First celebrated after women gained suffrage rights in Russia, in 1917, International Women’s Day was recognized by the United Nations in 1975. In recent years, an increasing number of books for children feature strong women and girls that make excellent stories to share with young readers. Visit your library or book store today to add to your own International Women’s Day collection with some of our favorites.
From Nunavut’s Inhabit Media, celebrate with Nalvana, a little girl discovering her possibilities in What’s My Superpower? by Aviaq Johnston and with cheerful and universally appealing illustrations by Tim Mack. Nalvana’s superpower is one to which children everywhere can appreciate and aim to make their own.
The Truly Brave Princesses, by Dolores Brown and with illustrations by Sonja Wimmer, is published by Spain’s NubeOcho in both Spanish and English versions. From astronauts to office workers, photographers and mothers, all manner of everyday “princesses” with all manner of personal styles, abilities, and challenges, surround us everywhere in both this book and in the world.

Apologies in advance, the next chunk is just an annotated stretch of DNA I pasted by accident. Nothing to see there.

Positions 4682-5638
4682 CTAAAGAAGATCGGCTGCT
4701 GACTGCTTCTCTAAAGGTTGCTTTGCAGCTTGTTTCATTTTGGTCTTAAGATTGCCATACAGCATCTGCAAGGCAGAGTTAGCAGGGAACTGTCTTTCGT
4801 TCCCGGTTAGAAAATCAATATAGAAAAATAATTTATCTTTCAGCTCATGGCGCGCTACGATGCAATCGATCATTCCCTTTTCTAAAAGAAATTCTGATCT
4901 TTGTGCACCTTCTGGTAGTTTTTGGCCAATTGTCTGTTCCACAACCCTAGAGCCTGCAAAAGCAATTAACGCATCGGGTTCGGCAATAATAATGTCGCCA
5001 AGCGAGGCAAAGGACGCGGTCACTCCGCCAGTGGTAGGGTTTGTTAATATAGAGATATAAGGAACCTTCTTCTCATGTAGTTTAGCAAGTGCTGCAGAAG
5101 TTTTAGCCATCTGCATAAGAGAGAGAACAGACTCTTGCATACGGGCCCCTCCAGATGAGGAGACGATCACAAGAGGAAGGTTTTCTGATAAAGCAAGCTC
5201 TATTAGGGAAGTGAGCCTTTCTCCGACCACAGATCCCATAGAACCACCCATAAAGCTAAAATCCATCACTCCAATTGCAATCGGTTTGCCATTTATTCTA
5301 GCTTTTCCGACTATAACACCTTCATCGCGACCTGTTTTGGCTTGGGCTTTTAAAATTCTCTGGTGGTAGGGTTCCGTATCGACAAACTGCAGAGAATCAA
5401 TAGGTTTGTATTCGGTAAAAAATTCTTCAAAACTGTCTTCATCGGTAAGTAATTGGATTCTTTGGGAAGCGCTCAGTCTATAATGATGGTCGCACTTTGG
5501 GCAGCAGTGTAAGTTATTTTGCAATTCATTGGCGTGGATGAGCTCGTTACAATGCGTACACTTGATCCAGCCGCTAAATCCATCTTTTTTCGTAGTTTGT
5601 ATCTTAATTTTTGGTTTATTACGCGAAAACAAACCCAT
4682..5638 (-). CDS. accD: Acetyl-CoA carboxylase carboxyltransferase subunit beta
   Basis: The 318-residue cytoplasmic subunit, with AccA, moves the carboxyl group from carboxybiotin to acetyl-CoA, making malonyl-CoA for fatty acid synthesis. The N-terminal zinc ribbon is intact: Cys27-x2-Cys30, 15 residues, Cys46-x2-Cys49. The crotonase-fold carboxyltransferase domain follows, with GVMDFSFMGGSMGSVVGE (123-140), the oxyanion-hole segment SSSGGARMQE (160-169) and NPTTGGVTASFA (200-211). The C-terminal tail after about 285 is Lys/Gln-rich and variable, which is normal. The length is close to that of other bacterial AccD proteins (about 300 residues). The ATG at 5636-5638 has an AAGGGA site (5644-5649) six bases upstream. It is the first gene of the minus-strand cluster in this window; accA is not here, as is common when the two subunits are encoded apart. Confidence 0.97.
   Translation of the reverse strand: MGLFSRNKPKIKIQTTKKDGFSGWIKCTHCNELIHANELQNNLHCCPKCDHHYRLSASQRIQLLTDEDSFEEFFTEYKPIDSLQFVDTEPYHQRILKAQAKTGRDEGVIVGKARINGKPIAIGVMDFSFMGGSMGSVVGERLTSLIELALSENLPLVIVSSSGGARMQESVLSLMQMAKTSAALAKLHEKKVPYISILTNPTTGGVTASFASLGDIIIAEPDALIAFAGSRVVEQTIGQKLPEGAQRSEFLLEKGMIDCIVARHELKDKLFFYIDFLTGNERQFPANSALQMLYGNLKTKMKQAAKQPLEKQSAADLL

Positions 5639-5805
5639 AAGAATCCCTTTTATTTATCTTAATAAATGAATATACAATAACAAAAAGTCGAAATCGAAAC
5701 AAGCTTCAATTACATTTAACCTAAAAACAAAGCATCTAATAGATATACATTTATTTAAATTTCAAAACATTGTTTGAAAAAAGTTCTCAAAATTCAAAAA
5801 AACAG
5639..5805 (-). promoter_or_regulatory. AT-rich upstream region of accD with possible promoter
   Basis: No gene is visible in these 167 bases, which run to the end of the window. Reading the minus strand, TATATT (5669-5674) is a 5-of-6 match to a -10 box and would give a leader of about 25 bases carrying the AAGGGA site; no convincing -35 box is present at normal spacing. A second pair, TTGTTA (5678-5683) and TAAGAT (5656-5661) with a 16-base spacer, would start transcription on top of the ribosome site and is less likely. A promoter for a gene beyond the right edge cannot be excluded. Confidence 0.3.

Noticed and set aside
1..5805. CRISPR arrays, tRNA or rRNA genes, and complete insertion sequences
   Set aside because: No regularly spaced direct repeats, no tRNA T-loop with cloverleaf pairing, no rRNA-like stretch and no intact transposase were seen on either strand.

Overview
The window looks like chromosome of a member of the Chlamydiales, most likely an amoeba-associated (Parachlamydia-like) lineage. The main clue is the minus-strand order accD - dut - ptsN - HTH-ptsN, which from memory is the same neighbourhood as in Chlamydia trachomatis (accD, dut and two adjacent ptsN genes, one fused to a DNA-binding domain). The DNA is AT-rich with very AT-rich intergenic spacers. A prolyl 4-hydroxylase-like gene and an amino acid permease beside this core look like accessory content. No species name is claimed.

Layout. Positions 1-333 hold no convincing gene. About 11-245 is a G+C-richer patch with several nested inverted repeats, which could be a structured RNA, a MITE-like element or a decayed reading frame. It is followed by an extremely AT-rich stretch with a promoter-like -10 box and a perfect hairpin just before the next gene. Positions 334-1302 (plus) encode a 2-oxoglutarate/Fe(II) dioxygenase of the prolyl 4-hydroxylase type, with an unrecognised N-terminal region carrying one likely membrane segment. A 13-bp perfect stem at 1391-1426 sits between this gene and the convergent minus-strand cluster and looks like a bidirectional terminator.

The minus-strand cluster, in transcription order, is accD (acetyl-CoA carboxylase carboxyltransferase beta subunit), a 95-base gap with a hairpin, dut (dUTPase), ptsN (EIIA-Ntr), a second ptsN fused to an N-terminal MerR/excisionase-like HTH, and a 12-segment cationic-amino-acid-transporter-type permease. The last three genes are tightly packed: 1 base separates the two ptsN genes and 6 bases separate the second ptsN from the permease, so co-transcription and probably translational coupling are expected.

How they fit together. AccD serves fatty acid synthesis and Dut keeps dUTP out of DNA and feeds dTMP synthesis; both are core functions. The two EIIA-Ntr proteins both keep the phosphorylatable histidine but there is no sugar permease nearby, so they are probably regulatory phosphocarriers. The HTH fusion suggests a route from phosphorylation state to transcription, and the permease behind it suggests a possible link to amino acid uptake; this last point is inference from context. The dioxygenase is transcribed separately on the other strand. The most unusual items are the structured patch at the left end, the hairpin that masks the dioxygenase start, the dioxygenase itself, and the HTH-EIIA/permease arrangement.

Winner of the middle grade category in the 2018 Schneider Family Book Awards, Shari Green’s junior novel Macy McMillan and the Rainbow Goddess, from Canada’s Pajama Press, provides readers with two women to celebrate: Macy herself is an Every Girl who happens to be deaf and her elderly neighbor makes magic with baked goods—the magic of friendship and support, including the support of needing help herself and thus giving Macy the opportunity to grow.
Jessica Spanyol’s board book series from British publisher Child’s Play offers the very youngest readers a series featuring Rosa. Bespectacled toddler Rosa loves dinosaurs, plays with toy trains, and is happy with her friends in a gender-free and realistic contemporary world.
New Zealand’s Gecko Press has provided us with the Belgian picture book The Old Man, by Sarah V. and Clause K. Dubois. In a simple and accessible story that features both homelessness and the uncertain mental health of the titular character, a little girl offers significant help. This little woman’s capacity to meet people where they are, accept them, and provide what she can is inspiring for readers of all ages.
Graphic novel readers can celebrate International Women’s Day with the brand new book from Nigeria’s Cassava Republic, German Calendar No December. Sylvia Ofili and artist Bergit Weyhe provide an accessible coming of age story about a truly international girl who seeks places to fit in, eventually realizing her best fit is to be herself.
May your International Women’s Day be filled with inspiration, celebration, and, as ever, great books to support the world we share.